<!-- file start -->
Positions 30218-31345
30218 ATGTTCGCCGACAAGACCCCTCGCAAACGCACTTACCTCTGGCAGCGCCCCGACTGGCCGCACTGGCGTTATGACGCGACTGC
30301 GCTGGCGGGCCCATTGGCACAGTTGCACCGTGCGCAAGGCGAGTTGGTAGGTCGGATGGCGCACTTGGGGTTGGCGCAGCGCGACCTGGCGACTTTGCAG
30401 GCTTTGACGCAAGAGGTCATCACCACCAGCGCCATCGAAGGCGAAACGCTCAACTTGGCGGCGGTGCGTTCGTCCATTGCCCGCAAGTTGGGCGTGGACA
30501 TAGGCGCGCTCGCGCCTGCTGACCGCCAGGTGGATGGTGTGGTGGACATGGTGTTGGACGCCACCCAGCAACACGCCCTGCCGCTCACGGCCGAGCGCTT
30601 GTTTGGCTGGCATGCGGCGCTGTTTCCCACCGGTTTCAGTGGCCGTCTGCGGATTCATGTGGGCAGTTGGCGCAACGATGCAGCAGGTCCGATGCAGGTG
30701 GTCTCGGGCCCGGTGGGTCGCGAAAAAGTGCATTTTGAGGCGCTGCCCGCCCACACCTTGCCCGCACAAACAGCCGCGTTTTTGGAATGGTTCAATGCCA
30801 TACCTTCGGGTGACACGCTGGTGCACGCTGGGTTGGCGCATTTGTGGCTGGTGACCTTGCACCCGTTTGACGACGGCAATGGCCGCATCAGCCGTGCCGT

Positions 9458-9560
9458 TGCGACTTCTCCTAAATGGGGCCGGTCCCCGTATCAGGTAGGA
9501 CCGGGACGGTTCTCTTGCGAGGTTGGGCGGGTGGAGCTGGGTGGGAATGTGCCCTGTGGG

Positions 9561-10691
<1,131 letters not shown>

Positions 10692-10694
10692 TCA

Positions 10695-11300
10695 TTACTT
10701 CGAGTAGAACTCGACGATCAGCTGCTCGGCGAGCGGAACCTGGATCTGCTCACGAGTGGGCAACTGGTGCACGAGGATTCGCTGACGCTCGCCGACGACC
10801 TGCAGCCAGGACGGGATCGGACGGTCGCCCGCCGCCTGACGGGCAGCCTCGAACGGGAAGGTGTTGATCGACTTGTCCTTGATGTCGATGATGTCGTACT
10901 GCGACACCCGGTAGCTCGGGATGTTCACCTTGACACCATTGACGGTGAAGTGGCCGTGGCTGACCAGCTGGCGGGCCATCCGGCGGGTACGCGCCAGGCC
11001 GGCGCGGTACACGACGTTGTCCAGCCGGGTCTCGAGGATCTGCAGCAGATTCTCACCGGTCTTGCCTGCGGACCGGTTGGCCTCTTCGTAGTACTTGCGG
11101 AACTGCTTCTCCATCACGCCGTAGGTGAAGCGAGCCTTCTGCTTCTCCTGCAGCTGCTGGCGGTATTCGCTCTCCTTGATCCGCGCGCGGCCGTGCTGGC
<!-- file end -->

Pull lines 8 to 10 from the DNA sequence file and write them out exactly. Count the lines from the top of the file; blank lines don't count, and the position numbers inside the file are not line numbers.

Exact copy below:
30801 TACCTTCGGGTGACACGCTGGTGCACGCTGGGTTGGCGCATTTGTGGCTGGTGACCTTGCACCCGTTTGACGACGGCAATGGCCGCATCAGCCGTGCCGT

Positions 9458-9560
9458 TGCGACTTCTCCTAAATGGGGCCGGTCCCCGTATCAGGTAGGA